Review (2011): Rise of the Planet of the Apes … these primates don’t monkey around


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I don’t believe the apes are happy with the fare increase over the Golden Gate Bridge.

Rise of the Planet of the Apes (PG-13, 1:50):  Having lived in the San Francisco area for a couple of years, I can tell you that it’s not easy getting from one part of The City to the other.

There’s Haight-Ashbury, Mission District, Chinatown, the Embarcadaro. Sometimes, the locals can get turned around, not to mention the tourists.

So, as I’m watching Rise of the Planet of the Apes, I began to appreciate the intelligence of the apes after they escaped their sanctuary in San Bruno Mountain State Park. They have benefited from exposure to a wonder drug that has unleashed their intellect.

Upon their escape (spoiler alert, but it’s in the trailer), the apes regroup and look out from San Bruno to see San Francisco below – the bustling downtown, the Golden Gate Bridge (as if you could see it through the fog) and the oh-so-enticing Muir Woods, a place where an ape can be an ape.

At that point, they make their mad dash, cutting through downtown, creating havoc as apes will, and eventually finding their bearings enough to hijack a San Francisco cable car to somewhere near the Golden Gate (it’s still a haul down Marina Boulevard).

Then, it’s a Braveheart-like showdown with humans on the big orange bridge. Bullets. Flying fur. Explosions. Panicked commuters.

Did they make it over the bridge to the Muir Woods? Did some head up to Wine Country? I’m not saying exactly, but here’s another spoiler alert: This movie is a prequel to Charlton Heston’s nightmare. So, you do the math.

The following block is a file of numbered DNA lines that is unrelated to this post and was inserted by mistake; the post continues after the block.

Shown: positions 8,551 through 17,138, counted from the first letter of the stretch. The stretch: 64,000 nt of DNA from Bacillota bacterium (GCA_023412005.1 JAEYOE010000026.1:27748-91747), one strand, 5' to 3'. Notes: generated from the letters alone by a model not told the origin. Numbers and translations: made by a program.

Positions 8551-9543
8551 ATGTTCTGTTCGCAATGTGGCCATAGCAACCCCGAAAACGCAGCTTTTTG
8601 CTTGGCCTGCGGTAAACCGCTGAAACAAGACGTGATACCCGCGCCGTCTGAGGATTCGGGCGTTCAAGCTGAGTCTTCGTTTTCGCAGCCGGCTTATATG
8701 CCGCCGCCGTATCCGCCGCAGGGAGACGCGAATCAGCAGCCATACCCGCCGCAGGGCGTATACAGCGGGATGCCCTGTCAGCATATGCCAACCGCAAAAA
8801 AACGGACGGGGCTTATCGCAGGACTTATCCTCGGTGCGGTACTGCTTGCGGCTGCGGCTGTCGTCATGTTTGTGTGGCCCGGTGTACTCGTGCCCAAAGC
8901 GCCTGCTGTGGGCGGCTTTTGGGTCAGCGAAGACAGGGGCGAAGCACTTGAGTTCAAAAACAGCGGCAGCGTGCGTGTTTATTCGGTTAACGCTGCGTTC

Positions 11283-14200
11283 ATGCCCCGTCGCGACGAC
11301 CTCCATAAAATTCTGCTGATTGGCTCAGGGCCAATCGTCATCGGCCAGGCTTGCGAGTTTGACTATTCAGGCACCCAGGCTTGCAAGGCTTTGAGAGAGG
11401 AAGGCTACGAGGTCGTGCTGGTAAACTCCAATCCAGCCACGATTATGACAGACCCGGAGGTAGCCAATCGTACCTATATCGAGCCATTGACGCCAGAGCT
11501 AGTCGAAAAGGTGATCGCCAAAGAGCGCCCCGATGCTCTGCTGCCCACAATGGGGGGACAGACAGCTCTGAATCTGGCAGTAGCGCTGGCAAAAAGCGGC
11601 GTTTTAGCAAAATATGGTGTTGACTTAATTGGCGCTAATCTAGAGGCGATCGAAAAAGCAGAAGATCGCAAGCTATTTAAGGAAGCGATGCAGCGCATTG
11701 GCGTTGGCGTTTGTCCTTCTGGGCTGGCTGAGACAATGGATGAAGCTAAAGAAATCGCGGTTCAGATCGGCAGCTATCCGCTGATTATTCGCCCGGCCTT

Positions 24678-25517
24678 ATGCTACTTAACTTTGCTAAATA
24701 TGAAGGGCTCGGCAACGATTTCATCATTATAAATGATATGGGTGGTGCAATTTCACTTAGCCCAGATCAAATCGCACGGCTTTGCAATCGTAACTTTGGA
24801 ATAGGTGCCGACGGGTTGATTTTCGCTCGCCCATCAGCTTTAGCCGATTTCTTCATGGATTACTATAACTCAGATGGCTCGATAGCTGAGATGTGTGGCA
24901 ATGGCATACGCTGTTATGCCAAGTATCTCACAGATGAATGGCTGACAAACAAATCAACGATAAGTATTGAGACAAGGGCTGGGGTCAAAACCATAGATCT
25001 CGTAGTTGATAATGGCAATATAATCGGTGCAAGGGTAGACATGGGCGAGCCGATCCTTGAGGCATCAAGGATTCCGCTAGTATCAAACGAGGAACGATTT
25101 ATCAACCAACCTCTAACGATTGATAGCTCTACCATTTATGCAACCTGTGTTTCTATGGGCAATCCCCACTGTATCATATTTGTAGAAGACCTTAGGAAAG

Again, as a former Bay Area resident, I admire the apes’ smarts. Heading downtown, they could have easily taken a wrong turn, headed east onto the Bay Bridge and ended up in Berkeley where they might have fit in at Cal-Berkeley. Or they could have headed south on the Bayshore Freeway and ended up at Stanford. But, no, big trees are more fun than a Pac-10 education.

Hmmm. Maybe those apes aren’t so smart after all.

THE PLOT: James Franco plays Will Rodman (no relation to Dennis), a brilliant geneticist who is working on a cure for Alzheimer’s. His father (John Lithgow) has the disease. When a test goes wrong at his lab and test chimps must be put down, Rodman saves a baby chimp that’s named Caesar. As Caesar (Andy Serkis) ages, it becomes evident that he embodies the potential of Rodman’s test drug. But it all starts to unravel and Caesar ends up in a sanctuary where he begins to acknowledge his place in this world. In the end, we find out how the planet ended up going ape.

HOMAGE TO THE ORIGINAL: The 1968 version of the Planet of the Apes gave us the vision of a planet that seemed like a large-scale Rainforest Cafe. Heston hammed up it in that film and his famous “damn, dirty apes” is repeated in this version.

FX REPORT: Serkis, who’s made a living out of playing creatures (King Kong and the Lord of the Rings‘ Gollum), does a great job as Caesar. You’re not going to mistake him for Lancelot Link, but it’s a step above Chaka from Land of the Lost. Personally, as far as acting like a monkey, I liked Paul Giamatti’s performance as Limbo and Tim Roth as Gen. Thade in the 2001 remake starring Marky Mark. Go rent that version to see some good monkey business.

IS IT FOR KIDS? Sure. What kid doesn’t like a movie about apes?

DATE MOVIE? There are some tender moments. But guys who’ve been wanting that pet chimp for chores around the house might have that idea shot down.

BEST TIME FOR A BATHROOM BREAK: According to the Runpee app, there a four-minute window 32 minutes in when Ceasar is put into the ambulance in front of Will’s house.

YOU’LL ALSO GO APP: To really see whether you’re smarter than an ape, there’s also a free app for iPhone and iPad users. It’s available on iTunes in the App Store (search Apes Will Rise). Take the test and see whether you’re smarter than a primate. I’m afraid to take it myself.

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